Turning my head a little, I said, “Trade is what I do mostly with stuff from Not-Here. There’s a place not far up the Road toward Gunnison. I lay pieces out there and come back in a week or two. Sometimes they’ll be gone and there’s artifacts from Here instead. And once–”
I fished out the coin I wore around my neck on a thong and handed it to Guntram.
“–there were three of these where I’d left a plate that didn’t seem to do anything. They were gold and silver mixed. I kept the one for a lucky piece.”
Guntram handled it and looked up at me. “Do you have any idea what the markings are?” he said.
“No,” I said. “It seems to be a cross on one side and a star with a lot of points on the other, but it’s so worn that’s just a guess.”
Guntram carried the coin over to a littered table, then squatted to look for something on a shelf. He came up with a round, flat object and wiped the dust off on the sleeve of his robe.
When he set the coin on top of the flat thing, an image in bright green light appeared above the metal. It was not only bigger than the coin, the image was as sharp as if it had just been struck. It was a woman’s face, straight on. She was sticking her tongue out, and instead of hair she had snakes writhing from her head.
“I don’t recognize it either,” said Guntram. He looked up toward one of the windows he’d created, but it seemed to me he was thinking about things more distant than the rolling waves of treetops.
Guntram cleared his throat and said, “I offered to help with your injuries, Pal. If you’ll come here, please, and lie down?”
He walked to the end of the big room and moved a pile of fabric off what turned out to be a broad couch and set it on the floor. I’d thought the fabric was bedding, but it shimmered when it moved and I wasn’t sure that all of it was Here.
“Am I taking your bed?” I said. “Because I slept worse places on the Road than your floor here. I don’t mind doing it again.”
“No, no, you’re helping me test this,” Guntram said. “Just lie down and I’ll move the cover piece over you. I won’t put it over your head, though I think that would be all right.”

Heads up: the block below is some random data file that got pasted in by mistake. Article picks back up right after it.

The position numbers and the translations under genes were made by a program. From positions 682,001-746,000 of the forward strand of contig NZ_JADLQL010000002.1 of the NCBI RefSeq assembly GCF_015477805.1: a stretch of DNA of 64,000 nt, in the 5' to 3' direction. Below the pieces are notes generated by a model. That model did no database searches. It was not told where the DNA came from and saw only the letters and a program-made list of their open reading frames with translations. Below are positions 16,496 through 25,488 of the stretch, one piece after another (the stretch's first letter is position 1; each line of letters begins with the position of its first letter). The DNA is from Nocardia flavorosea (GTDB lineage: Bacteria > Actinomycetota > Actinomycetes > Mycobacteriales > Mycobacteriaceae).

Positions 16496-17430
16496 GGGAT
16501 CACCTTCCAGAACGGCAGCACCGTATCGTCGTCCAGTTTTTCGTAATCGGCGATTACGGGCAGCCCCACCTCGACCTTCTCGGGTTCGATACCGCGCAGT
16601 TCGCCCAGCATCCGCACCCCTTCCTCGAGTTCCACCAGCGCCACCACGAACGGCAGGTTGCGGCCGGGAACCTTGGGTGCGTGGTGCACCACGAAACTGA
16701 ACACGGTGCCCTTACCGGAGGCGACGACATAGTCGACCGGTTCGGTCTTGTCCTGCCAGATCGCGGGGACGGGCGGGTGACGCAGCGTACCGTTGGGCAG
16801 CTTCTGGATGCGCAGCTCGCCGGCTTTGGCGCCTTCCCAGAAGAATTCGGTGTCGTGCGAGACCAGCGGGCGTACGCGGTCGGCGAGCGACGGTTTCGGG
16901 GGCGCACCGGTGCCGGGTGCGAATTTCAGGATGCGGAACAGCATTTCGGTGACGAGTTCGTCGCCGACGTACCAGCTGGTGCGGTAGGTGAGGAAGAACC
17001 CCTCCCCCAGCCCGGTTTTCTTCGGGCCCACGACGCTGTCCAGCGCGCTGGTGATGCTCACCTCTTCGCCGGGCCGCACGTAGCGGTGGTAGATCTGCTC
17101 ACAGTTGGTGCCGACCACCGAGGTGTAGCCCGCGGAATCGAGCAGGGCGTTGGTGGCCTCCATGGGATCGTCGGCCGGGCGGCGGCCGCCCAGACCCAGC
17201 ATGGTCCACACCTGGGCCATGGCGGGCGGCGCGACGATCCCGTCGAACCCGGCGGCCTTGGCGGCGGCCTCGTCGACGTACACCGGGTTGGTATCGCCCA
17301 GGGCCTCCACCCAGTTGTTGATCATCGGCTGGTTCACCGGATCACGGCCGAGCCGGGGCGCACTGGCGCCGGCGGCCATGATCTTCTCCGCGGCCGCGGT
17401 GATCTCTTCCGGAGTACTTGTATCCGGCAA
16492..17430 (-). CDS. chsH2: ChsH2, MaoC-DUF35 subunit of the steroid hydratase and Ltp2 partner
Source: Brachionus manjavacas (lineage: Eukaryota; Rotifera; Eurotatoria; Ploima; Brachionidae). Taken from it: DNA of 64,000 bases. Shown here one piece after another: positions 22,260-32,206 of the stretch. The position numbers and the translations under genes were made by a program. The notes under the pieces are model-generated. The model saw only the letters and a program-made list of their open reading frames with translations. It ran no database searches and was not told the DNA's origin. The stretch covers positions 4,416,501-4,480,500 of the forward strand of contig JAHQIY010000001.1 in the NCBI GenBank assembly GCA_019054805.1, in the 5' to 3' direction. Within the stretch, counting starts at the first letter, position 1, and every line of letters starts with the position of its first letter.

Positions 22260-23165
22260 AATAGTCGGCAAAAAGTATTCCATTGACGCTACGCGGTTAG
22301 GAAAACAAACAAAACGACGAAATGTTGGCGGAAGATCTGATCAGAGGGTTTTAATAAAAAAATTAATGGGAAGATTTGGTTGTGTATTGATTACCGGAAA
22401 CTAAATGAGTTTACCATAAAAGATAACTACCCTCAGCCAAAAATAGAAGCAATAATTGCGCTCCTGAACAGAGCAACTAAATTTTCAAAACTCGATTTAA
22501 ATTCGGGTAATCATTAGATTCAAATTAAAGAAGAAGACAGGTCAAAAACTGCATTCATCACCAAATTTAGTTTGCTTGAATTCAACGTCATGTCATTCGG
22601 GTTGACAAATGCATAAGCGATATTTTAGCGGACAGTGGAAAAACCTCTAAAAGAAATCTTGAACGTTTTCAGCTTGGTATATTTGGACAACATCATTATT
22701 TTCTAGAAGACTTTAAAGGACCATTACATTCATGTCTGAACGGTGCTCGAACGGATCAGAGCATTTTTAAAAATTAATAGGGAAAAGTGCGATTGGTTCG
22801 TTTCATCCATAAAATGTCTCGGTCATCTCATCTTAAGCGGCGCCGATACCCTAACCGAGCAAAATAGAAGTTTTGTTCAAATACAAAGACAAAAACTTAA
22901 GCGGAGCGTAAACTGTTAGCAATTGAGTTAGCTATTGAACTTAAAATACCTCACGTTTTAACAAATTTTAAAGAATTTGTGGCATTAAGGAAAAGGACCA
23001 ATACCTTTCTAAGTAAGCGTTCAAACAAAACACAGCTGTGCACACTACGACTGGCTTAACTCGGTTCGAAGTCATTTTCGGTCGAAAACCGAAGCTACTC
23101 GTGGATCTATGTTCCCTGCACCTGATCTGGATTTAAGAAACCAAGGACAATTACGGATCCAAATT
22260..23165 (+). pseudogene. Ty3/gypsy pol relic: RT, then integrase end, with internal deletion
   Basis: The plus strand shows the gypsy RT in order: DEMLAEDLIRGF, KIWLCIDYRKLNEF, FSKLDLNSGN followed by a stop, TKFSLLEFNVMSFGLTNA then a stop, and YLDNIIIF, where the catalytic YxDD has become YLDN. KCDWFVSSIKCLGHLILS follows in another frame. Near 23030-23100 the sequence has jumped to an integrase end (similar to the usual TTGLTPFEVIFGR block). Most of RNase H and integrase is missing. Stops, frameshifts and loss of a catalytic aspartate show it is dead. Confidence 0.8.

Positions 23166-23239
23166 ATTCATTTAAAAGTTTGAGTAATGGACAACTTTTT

I leaned my pack against the side of the couch and lay down on my stomach. The surface had a little give, like a pile of fresh hides.
“Now just hold where you are…,” Guntram said and did something at the end of the couch. He brought a clear sheet out of the mechanism and drew it up till it covered my shoulders. I expected it to snap back when he let go, but it just lay over me. My skin felt a little warm, like I’d been in the sun too long.
“How does this feel?” he asked.
“Well, not bad,” I said. The muscles in my back stopped aching, and my forearms were relaxing too. I moved my arms slightly; the pain was a lot less.
“It’s good,” I said. “This really does help.”
“I assembled this couch from three partial units,” Guntram said. “Joining the parts took me as many hours as I spent on both those windows together, so I’m very pleased to have finally be able to test it. Thank you, Pal.”
I stretched my legs and feet out as straight as they’d go. That meant scooting up the couch a little or my toes would’ve pushed the cover sheet down.
“Guntram?” I said, wriggling my torso a little in pleasure at not being in pain. “Granted my shield didn’t work and I got banged up a lot worse than most warriors would, if they’re really sparring out there they’re going to get bruised. Even at 20%. Why didn’t you ask one of Jon’s warriors to test your bed?”
“I don’t know whether they don’t trust me…,” Guntram said. “Or if they don’t trust the Ancients. I offered the use of the couch as soon as I’d completed it, but nobody was willing to try. Eventually I almost forgot I had it.”